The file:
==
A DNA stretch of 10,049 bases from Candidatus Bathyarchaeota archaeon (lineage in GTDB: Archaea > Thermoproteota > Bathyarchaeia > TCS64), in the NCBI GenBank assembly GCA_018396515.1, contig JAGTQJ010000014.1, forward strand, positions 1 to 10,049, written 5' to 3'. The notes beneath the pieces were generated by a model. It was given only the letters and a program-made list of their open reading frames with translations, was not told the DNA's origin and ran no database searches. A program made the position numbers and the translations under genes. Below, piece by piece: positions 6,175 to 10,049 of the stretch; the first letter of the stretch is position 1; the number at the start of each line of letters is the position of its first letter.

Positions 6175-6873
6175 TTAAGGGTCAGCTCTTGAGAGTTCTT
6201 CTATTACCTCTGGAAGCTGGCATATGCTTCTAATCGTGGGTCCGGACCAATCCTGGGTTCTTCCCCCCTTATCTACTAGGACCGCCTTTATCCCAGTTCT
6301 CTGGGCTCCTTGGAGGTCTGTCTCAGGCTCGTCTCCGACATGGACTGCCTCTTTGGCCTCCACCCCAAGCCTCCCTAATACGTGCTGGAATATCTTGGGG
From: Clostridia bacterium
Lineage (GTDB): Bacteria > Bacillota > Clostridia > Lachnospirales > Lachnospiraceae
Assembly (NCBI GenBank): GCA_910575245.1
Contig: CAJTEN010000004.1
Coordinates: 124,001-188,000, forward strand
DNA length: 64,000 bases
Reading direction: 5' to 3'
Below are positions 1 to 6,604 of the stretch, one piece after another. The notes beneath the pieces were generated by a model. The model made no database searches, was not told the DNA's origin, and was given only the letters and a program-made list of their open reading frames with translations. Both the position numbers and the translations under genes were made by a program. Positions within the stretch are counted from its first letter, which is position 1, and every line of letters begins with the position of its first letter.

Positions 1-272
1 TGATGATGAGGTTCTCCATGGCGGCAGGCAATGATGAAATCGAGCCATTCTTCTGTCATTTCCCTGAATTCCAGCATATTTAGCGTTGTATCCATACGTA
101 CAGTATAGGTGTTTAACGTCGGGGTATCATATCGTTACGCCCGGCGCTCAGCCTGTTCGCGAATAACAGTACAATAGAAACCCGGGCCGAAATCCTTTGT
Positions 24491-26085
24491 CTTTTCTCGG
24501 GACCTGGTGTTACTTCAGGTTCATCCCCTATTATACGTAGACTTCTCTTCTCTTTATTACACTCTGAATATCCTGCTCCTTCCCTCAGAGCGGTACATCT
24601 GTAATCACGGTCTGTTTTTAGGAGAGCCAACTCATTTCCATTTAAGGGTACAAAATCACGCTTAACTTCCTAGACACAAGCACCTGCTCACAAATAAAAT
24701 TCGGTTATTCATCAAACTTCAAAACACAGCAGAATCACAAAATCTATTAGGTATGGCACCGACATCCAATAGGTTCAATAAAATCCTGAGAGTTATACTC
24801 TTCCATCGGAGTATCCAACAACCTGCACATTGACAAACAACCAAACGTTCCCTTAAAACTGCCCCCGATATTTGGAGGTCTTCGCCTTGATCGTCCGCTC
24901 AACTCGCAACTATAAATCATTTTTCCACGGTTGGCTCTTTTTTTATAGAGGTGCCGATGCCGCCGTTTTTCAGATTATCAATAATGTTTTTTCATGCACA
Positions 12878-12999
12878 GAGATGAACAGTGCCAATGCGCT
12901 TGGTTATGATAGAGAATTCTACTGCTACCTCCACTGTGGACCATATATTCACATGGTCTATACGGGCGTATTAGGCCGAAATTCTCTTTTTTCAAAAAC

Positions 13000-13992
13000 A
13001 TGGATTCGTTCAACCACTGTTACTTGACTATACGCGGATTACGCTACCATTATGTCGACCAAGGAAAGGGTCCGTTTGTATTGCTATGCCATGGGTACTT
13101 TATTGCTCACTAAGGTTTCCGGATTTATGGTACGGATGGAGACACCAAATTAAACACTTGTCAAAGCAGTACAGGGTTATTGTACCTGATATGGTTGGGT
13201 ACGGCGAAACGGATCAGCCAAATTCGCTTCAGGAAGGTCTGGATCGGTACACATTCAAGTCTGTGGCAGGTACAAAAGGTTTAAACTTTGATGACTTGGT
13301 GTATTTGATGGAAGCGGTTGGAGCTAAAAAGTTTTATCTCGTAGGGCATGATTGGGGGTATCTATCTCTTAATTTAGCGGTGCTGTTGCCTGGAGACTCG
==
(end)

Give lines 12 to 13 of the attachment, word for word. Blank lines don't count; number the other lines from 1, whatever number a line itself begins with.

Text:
Reading direction: 5' to 3'
Below are positions 1 to 6,604 of the stretch, one piece after another. The notes beneath the pieces were generated by a model. The model made no database searches, was not told the DNA's origin, and was given only the letters and a program-made list of their open reading frames with translations. Both the position numbers and the translations under genes were made by a program. Positions within the stretch are counted from its first letter, which is position 1, and every line of letters begins with the position of its first letter.